We live in an over-culture that tries on a daily basis to annihilate the sovereignty of the individual.  So many of us are carrying wounds from a childhood and adolescence where we suffered humiliating and confusing experiences in the religion of our birth.  No wonder then, that at least initially, many of us were attracted to Witchcraft because it celebrated an independent, rebellious spirit. We found Gods and Goddesses here that did not demand that we act servile or scraping or deny ourselves pleasure.    We found deities who invited us to empower ourselves through tools that were brought to our communities through many brilliant teachers.  Witchcraft is not a collection of traditions that denigrate humanity and humanness. Rather, by acknowledging the divinity immanent within our own selves, we work with our innate powers to affect great change in ourselves, and through ourselves, in the world.

Witches thus adopt a way of viewing the world that understands humans as being fundamentally powerful beings. So what then, of helplessness? Of powerlessness? What then, of submission and surrender in the face of defeat?  What then, of the addict or alcoholic Witch who awakens one morning, hangover piercing their brain, withdrawals fogging their thoughts, who finally understands that life cannot go on this way any longer but who has utterly failed in every attempt to exercise autonomy over themselves and address their addiction problem ?  Whether they go to rehab or enroll in an intensive out-patient program, or look for recovery support on their own, they will likely at some point be directed towards Twelve Step recovery where they will learn that the program revolves around the following concepts; Powerlessness, Surrender, Submission, Dependence, Humility, Willingness, Open-mindedness and Honesty.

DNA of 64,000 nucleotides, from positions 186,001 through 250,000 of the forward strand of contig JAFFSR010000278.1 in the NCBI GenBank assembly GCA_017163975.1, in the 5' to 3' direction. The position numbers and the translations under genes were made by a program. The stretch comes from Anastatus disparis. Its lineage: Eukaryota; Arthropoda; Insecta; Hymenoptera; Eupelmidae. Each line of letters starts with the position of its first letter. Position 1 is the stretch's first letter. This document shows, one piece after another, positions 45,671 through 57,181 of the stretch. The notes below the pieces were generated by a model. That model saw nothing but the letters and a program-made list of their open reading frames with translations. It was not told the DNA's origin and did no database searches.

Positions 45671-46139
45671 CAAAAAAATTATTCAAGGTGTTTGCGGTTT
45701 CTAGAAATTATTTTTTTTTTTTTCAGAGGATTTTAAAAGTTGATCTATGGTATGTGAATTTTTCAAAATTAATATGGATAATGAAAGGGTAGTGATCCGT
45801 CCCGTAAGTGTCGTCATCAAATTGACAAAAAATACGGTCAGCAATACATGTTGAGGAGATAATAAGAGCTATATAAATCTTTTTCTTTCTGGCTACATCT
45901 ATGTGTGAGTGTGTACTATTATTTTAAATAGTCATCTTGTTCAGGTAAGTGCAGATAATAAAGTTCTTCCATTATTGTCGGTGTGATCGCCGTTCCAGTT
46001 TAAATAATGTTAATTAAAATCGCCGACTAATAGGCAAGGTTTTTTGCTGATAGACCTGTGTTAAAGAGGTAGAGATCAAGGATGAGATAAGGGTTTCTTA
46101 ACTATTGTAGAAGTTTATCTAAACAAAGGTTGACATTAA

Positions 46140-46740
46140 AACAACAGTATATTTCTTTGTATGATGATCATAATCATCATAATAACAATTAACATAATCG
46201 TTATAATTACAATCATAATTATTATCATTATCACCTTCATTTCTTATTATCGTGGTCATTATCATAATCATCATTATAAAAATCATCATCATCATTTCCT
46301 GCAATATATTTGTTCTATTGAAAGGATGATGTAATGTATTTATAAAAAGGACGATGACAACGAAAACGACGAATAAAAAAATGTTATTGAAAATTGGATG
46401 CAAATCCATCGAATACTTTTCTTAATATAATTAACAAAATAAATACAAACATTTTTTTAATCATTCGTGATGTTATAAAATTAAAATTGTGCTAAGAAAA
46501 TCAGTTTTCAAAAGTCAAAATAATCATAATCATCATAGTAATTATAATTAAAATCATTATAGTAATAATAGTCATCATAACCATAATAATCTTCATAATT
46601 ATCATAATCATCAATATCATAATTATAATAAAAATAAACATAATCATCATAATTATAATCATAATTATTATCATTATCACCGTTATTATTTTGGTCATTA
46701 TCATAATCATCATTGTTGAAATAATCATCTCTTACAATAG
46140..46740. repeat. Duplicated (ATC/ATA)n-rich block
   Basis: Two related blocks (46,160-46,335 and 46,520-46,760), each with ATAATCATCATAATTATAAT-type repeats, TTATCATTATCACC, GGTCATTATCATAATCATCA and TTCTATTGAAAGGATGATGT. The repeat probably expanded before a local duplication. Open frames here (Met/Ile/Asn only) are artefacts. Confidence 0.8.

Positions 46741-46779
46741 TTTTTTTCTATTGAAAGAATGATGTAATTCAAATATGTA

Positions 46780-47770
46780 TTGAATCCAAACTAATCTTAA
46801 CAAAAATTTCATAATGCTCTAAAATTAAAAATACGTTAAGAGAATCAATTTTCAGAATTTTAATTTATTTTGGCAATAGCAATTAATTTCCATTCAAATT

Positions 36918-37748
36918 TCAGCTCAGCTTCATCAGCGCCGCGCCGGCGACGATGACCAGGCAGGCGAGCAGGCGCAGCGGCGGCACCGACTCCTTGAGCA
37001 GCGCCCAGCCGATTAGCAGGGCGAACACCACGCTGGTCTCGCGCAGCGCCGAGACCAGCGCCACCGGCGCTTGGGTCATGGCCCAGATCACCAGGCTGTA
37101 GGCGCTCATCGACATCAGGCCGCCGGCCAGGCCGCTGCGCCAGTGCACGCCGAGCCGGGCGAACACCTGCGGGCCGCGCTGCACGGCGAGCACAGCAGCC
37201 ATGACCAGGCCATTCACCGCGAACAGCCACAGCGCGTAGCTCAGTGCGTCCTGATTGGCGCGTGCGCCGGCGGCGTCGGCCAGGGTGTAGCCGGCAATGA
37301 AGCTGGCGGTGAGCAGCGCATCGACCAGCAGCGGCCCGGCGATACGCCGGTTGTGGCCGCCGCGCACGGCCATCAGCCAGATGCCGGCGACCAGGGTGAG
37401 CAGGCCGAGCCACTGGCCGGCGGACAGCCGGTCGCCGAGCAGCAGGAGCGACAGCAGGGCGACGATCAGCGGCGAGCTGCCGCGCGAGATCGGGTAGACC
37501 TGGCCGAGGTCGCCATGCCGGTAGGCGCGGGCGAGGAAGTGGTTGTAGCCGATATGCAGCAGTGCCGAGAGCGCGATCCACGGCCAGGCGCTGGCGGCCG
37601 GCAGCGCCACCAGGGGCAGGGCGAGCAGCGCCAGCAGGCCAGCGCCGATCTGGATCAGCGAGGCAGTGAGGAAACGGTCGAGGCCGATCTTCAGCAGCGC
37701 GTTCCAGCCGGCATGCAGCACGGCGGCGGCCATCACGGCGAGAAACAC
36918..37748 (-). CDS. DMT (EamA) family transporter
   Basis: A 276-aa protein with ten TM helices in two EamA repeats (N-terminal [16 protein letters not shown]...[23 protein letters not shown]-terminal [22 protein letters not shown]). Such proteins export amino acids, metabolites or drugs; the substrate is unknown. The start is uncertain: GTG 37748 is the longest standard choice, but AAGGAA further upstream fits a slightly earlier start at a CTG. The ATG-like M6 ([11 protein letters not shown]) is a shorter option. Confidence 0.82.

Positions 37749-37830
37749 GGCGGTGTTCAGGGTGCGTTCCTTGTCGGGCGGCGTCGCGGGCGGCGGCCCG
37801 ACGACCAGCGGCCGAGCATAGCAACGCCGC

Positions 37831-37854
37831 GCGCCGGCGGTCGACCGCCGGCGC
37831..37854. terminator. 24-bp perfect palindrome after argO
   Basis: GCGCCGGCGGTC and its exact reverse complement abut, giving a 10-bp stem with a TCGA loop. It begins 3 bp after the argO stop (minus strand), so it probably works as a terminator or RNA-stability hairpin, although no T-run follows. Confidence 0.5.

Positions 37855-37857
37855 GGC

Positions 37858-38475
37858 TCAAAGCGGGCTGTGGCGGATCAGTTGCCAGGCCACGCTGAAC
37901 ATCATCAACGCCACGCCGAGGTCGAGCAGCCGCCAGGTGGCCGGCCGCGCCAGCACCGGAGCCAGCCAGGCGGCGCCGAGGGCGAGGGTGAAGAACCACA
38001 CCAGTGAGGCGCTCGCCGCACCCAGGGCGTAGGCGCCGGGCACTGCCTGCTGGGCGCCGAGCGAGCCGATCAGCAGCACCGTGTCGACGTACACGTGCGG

Without a doubt there are going to be spiritual concepts and practices in recovery that are going to feel uncomfortable and wrong to many Witches. For a witch, who understands empowerment as a sort of sacred act, the act of admitting powerlessness might feel like turning her back on the very concept of an immanent Divine that dwells within.   The concept of “Thy will, not mine, be done” might feel like a defeated return to that cringing deference that they cast off as adults.   Does this mean that Twelve Step recovery is fundamentally incompatible with Witchcraft traditions?  I think the many happily recovering Witches in the rooms today would heartily say “No!”  But what is required is open-mindedness and a willingness to look at these concepts passed the initial reaction.  Twelve Step recovery is like an animated kids movie; there is the initial level, that is simple and easy on the surface and is exactly what it says. Then, there is the more sophisticated second level. The one that makes the parents in the audience laugh and glance at each other over their kids heads, gaping at the slightly risqué reference. This is where we have to go to find a place where Witches in recovery can enter the literature, the program, and be comfortable.

In these blog posts, I am going to go through the Twelve Steps and come at them from both the perspective of a Witch and the perspective of a recovering person.  I will ask, how do these two perspectives complement each other?  How do these two perspectives complicate each other? Where are the conflicts?  Where are the solutions?  We will also take a look at the issue of Christian language in meetings and in the literature, and other topics as suggested and considered.

I hope you will join me on this examination.  Mine is but one perspective and I would love to hear yours. I am no more qualified to talk on this topic than any other Witch in recovery.  Do you think Twelve Step recovery is compatible with Witchcraft spiritualties?  Can someone recover without fellowship? What else would you like me to write about? What about the wider issue of Pagans in recovery? Please just think of me as your meeting secretary!  Did anyone remember to make the bad coffee this week?